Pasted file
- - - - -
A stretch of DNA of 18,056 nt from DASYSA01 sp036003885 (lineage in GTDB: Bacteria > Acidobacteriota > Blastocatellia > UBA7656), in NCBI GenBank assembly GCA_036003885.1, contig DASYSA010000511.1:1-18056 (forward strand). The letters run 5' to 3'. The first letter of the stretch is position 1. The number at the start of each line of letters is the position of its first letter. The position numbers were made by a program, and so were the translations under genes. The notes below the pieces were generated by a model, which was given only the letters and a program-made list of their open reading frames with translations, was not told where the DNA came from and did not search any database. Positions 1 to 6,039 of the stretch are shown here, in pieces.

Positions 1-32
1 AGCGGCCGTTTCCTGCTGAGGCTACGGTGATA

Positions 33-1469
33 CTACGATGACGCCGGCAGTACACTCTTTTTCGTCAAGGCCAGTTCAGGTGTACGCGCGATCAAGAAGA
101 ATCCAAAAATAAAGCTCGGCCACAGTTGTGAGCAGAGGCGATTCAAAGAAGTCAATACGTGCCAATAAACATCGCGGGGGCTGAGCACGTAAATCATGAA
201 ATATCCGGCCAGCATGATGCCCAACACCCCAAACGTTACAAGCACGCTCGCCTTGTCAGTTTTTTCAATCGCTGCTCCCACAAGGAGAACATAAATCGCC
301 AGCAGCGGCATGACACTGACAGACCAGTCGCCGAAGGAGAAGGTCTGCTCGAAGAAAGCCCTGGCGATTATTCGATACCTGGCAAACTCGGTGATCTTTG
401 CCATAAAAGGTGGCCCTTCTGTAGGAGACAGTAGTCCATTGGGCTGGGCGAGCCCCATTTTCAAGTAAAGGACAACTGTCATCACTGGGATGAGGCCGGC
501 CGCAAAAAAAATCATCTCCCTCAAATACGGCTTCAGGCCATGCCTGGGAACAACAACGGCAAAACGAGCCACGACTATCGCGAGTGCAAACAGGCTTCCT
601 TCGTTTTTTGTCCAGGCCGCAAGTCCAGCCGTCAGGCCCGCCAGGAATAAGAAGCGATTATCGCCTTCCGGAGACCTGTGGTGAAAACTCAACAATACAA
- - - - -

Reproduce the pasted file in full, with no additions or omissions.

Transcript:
A stretch of DNA of 18,056 nt from DASYSA01 sp036003885 (lineage in GTDB: Bacteria > Acidobacteriota > Blastocatellia > UBA7656), in NCBI GenBank assembly GCA_036003885.1, contig DASYSA010000511.1:1-18056 (forward strand). The letters run 5' to 3'. The first letter of the stretch is position 1. The number at the start of each line of letters is the position of its first letter. The position numbers were made by a program, and so were the translations under genes. The notes below the pieces were generated by a model, which was given only the letters and a program-made list of their open reading frames with translations, was not told where the DNA came from and did not search any database. Positions 1 to 6,039 of the stretch are shown here, in pieces.

Positions 1-32
1 AGCGGCCGTTTCCTGCTGAGGCTACGGTGATA

Positions 33-1469
33 CTACGATGACGCCGGCAGTACACTCTTTTTCGTCAAGGCCAGTTCAGGTGTACGCGCGATCAAGAAGA
101 ATCCAAAAATAAAGCTCGGCCACAGTTGTGAGCAGAGGCGATTCAAAGAAGTCAATACGTGCCAATAAACATCGCGGGGGCTGAGCACGTAAATCATGAA
201 ATATCCGGCCAGCATGATGCCCAACACCCCAAACGTTACAAGCACGCTCGCCTTGTCAGTTTTTTCAATCGCTGCTCCCACAAGGAGAACATAAATCGCC
301 AGCAGCGGCATGACACTGACAGACCAGTCGCCGAAGGAGAAGGTCTGCTCGAAGAAAGCCCTGGCGATTATTCGATACCTGGCAAACTCGGTGATCTTTG
401 CCATAAAAGGTGGCCCTTCTGTAGGAGACAGTAGTCCATTGGGCTGGGCGAGCCCCATTTTCAAGTAAAGGACAACTGTCATCACTGGGATGAGGCCGGC
501 CGCAAAAAAAATCATCTCCCTCAAATACGGCTTCAGGCCATGCCTGGGAACAACAACGGCAAAACGAGCCACGACTATCGCGAGTGCAAACAGGCTTCCT
601 TCGTTTTTTGTCCAGGCCGCAAGTCCAGCCGTCAGGCCCGCCAGGAATAAGAAGCGATTATCGCCTTCCGGAGACCTGTGGTGAAAACTCAACAATACAA